If you are dealing with a single plant infestation, there are a couple of things to try. I was able to rid a hosta of the foliar nematode parasite by super-heating the root system.  This is accomplished by removing the plant and washing off all soil from the roots and removing any diseased foliage, then dipping the plant roots up to the crown in water of no more than 123F for 4-8 minutes, followed by dipping in cold water. Some suggest using a 1% bleach solution. Repot or plant immediately. Since nematodes can survive in the soil for a period of time, it’s wise to replace the soil in the area or replant in a different location. I took this one step further with my hosta by replanting in a pot and leaving it in my greenhouse/barn where temps get quite high in the summer.  I made sure it had sufficient moisture for survival then left it in the pot isolated from other plants through the winter before returning it to the garden after new growth showed no signs of infestation.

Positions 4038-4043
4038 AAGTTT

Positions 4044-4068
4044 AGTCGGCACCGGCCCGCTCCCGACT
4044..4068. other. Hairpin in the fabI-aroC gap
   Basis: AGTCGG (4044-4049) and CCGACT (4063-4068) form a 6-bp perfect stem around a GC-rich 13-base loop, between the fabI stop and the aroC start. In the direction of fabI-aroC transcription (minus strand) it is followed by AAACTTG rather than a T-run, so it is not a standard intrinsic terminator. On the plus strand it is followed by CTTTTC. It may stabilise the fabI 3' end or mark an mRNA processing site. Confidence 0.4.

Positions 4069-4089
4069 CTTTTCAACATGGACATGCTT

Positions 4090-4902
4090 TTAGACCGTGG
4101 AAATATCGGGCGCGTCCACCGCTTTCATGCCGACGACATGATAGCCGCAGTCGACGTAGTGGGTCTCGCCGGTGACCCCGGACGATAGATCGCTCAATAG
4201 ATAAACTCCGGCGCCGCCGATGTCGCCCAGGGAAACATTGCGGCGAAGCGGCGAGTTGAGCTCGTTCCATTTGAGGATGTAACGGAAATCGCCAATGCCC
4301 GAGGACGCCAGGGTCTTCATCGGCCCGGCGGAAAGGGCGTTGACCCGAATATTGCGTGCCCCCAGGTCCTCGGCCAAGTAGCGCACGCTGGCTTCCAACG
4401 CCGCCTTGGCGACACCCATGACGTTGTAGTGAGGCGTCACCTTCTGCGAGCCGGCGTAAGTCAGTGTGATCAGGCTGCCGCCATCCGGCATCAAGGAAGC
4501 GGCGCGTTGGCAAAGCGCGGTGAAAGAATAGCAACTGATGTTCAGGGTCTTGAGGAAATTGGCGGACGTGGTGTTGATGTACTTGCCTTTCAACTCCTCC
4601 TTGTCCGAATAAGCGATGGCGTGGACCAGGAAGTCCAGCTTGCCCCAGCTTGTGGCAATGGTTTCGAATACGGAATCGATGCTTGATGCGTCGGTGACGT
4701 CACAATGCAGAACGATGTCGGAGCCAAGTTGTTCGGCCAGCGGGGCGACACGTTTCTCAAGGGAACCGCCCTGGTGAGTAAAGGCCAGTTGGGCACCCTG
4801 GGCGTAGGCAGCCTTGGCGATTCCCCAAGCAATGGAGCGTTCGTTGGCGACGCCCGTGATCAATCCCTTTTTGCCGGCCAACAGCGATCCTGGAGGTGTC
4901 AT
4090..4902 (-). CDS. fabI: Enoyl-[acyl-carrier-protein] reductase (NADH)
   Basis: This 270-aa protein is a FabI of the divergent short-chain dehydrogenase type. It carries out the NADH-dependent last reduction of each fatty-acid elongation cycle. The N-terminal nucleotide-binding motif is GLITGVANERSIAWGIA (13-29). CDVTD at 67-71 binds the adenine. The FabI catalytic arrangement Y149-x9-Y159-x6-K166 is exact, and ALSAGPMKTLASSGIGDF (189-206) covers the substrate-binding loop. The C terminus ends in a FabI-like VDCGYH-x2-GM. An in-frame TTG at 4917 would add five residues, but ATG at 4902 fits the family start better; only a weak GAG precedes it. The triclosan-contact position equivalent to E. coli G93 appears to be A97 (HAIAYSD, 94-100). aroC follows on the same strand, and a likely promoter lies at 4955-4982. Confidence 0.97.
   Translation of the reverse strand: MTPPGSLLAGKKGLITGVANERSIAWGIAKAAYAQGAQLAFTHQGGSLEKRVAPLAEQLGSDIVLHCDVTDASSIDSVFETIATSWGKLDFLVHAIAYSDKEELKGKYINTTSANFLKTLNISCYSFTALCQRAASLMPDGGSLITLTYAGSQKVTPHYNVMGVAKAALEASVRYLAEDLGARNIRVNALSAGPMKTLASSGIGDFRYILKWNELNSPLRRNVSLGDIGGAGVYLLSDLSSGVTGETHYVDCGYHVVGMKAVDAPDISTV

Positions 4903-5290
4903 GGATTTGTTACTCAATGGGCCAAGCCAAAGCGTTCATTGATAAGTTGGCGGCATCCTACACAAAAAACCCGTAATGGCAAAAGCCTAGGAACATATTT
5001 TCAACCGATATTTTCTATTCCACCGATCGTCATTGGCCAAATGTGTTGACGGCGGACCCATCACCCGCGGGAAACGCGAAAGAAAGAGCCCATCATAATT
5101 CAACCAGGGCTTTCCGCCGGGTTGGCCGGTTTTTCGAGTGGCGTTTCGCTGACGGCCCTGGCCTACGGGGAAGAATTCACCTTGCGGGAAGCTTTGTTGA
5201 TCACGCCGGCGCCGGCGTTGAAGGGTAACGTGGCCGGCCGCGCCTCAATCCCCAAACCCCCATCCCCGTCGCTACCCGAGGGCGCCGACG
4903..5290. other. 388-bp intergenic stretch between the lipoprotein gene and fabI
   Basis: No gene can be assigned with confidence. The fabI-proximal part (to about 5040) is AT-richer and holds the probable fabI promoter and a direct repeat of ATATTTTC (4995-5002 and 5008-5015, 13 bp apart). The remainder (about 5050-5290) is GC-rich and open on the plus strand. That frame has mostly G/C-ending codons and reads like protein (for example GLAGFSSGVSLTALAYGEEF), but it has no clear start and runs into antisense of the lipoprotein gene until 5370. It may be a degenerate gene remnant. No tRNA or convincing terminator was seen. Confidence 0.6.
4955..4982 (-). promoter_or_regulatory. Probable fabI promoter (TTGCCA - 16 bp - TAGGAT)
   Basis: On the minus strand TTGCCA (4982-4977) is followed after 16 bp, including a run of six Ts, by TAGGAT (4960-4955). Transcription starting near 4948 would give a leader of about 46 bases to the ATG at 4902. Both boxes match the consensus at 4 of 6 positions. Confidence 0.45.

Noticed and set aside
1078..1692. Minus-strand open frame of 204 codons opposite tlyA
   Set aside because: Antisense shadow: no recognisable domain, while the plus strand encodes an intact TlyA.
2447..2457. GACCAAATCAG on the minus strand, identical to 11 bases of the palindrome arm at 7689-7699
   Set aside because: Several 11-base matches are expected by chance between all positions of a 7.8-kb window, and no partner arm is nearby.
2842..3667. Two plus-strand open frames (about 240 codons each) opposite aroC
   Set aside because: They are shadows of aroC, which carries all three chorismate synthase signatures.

Another option is total soil sterilization or adding organic matter in the soil to increase the amount of microbes that provide some natural control for nematodes. Without knowing exactly what form of nematode you are dealing with, foliar or root, any products on the shelf for ornamental landscape plants may or may not be effective.  Most products are labeled for root nematodes. The effectiveness of these products is still in question.

Always check plants for damage when shopping for new additions to your landscape. Do not purchase any stock that shows signs of disease or infection, and if in doubt, quarantine the plants before integrating them into your landscape.

Good luck with the nematodes,


Support for Climbing Rose Bushes

Friday, July 23rd, 2010